*I'm not especially concerned the organization didn't know whether or not Horford was leaving. The chaos of conflicting reports in the minutes immediately before Horford announced he was going to Boston suggests that changing agents twice in the final year of one's contract doesn't necessarily lead to a smooth free agent process.
The pessimistic view (the one that came naturally to me) is that it was a move made out of fear of losing something and an absolute refusal to consider a rebuild (at least a year-long rebuild). More optimistic observers saw it as a calculated gamble wherein rehabilitating D----- H-----'s value would make Atlanta a viable free agent destination for current All-Star free agents, not just ex-famous people.
I have no doubt such a turn of events would benefit the perception of the organization*, but I think that has more to do with how far D----- H-----'s actual and perceived value has fallen than any three-dimensional chess the Hawks front office is playing. Of course, the world might be so irrational as to make stoking the faint flicker of H-----'s former fame more compelling than Kyle Korver and Millsap becoming All-Stars and DeMarre Carroll and Kent Bazemore becoming very rich men in Atlanta.
*Gag, "Basketball Club"
The "good for business" argument in favor of categorizing signing H----- as a clever touch moves me even less. Assuming "former All-Star" is a brand that provides a short-term box office boost, that's not a sustainable business model in an industry that keeps score to literally determine winners and losers.
A series of rational decisions have brought us to the point where Dennis Schröder is the most important player on the Atlanta Hawks roster. The Hawks traded from their sole source of depth to pick up an extra first-round pick and hand the ball to their younger, cheaper point guard option.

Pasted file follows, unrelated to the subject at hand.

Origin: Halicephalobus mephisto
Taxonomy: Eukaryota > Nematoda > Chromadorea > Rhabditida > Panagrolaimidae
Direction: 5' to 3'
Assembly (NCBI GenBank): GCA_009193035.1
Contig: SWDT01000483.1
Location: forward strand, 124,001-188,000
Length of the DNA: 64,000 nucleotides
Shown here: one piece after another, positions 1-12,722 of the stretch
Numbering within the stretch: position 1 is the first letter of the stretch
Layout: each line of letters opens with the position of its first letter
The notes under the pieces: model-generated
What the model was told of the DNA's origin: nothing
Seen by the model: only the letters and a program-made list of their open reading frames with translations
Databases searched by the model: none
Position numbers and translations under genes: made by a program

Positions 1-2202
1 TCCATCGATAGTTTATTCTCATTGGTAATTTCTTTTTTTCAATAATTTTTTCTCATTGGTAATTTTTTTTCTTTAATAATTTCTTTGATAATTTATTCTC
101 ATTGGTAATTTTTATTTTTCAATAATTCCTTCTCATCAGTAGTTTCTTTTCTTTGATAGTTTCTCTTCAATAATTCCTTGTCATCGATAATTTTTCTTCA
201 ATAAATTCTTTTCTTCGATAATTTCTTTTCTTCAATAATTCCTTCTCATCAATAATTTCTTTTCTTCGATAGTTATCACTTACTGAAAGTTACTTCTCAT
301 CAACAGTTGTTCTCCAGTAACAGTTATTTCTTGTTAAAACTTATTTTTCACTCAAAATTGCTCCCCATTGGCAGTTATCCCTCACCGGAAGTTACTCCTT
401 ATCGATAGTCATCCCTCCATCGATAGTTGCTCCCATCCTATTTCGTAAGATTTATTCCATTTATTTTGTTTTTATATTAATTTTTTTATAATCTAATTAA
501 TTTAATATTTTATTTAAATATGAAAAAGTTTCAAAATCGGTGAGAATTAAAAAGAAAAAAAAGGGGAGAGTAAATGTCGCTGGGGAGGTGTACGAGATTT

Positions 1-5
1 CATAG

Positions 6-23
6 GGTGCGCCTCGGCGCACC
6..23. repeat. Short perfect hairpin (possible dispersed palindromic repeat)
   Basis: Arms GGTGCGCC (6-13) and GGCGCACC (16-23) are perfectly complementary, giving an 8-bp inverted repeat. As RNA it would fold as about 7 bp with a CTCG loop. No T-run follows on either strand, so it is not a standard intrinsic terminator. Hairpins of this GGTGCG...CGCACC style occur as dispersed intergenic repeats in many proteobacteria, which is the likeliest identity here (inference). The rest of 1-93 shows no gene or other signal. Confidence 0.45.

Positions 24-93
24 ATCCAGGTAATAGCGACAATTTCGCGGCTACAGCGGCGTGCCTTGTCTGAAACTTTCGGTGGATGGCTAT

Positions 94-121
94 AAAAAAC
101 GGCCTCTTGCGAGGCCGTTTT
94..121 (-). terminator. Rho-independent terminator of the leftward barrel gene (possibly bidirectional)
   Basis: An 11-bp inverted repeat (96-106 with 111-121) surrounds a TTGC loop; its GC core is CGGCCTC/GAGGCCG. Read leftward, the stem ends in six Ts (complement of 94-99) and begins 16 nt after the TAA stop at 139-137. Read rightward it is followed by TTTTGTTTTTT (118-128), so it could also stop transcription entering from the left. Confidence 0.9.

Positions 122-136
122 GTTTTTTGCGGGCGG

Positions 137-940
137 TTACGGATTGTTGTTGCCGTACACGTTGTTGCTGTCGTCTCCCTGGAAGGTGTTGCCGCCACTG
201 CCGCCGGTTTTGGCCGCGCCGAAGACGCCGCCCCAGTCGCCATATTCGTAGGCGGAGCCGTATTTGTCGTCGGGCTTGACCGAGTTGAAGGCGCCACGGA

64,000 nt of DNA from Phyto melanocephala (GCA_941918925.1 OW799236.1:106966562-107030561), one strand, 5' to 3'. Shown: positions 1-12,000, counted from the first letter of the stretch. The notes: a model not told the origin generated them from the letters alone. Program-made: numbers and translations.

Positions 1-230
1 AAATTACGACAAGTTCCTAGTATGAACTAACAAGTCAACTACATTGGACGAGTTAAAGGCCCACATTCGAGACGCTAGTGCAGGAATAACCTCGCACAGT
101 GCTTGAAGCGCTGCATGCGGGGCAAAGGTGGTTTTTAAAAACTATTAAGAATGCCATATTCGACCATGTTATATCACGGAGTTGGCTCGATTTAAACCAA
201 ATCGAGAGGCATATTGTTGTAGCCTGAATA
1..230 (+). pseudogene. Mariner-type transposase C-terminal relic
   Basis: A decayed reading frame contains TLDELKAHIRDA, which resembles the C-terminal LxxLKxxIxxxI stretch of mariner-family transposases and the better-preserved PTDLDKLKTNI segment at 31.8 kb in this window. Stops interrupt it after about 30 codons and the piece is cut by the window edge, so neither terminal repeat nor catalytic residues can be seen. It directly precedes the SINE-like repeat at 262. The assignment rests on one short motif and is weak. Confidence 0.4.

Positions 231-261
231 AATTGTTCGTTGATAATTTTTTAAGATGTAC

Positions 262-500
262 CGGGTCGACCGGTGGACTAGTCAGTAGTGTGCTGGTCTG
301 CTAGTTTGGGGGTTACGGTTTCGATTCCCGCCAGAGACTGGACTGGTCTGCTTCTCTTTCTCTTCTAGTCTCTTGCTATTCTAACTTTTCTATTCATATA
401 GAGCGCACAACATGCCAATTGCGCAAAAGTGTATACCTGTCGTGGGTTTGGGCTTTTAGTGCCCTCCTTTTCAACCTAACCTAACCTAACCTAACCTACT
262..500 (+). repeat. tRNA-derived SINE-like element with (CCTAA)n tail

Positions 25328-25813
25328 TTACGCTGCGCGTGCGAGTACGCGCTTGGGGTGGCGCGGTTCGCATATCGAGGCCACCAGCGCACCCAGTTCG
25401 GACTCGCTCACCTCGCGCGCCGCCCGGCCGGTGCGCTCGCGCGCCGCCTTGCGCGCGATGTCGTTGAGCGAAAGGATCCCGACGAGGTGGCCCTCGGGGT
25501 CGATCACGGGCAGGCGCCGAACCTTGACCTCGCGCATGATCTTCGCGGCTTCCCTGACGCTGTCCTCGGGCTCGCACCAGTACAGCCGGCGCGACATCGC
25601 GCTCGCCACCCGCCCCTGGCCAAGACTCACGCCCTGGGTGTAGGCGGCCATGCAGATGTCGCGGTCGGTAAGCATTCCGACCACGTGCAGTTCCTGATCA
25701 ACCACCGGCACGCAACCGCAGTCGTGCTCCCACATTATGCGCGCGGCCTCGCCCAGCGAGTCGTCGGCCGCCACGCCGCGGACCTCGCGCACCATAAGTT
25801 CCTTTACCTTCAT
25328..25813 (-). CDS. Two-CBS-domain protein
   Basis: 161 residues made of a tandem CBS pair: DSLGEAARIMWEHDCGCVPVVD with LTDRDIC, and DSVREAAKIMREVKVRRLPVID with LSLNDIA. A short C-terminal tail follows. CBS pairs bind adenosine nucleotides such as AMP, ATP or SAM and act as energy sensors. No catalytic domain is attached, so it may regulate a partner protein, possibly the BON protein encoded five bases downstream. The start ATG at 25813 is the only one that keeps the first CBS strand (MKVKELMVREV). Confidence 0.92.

The vast range of potential outcomes for Dennis Schröder, starting point guard, could keep the team in the vicinity of 50 wins or encourage the organization to go ahead and blow the team up before the trade deadline. The latter, darker scenario is more straightforward: Schröder doesn't get any better and, in an increased role, his offensive weaknesses adversely affect Korver, Millsap and Bazemore, making a below average offense a bad offense.
The silver lining of Schröder not yet being an above average point guard is that he can get to that level through any combination of potential improvements:
- Playing consistently good defense for 2000+ minutes
- Improving his finishing at the rim
- Getting to the free throw line more often
- Becoming a league-average three-point shooter
- Not locking into a pass/shoot decision when he turns the corner on the high pick-and-roll
- Developing sufficient chemistry with just D----- H----- to create a significant number of ultra-high percentage, cathartic field goal attempts
The old, good reliables
Paul Millsap and Kyle Korver have been terrific (when fully healthy) for the Atlanta Hawks the last three seasons. With Millsap coming off a career year and Korver looking much more like himself in 2016, once his two off-season surgeries were several months behind him, continued belief in both is well-founded. However, it must be acknowledged that any positive prediction for the Hawks this season posits that Mike Budenholzer has unlocked previously latent value such that both will age relative to their performance as Hawks rather than to their career averages. Follow this line of inquiry far enough and one might conclude that their performances this season (assuming good health) will tell us as much about the Hawks' player development capabilities as the younger players.
To remain a top-5 defense (given how quickly the wing depth moves into totally unproven/totally unproven to be any good territory) the Hawks will need one more great defensive season from Thabo Sefolosha. There's also the chilling possibility that Sefolosha's ability to impersonate a useful offensive player until the ball leaves his hand (to shoot or dribble) may exceed the offensive value of any other wing coming off the bench.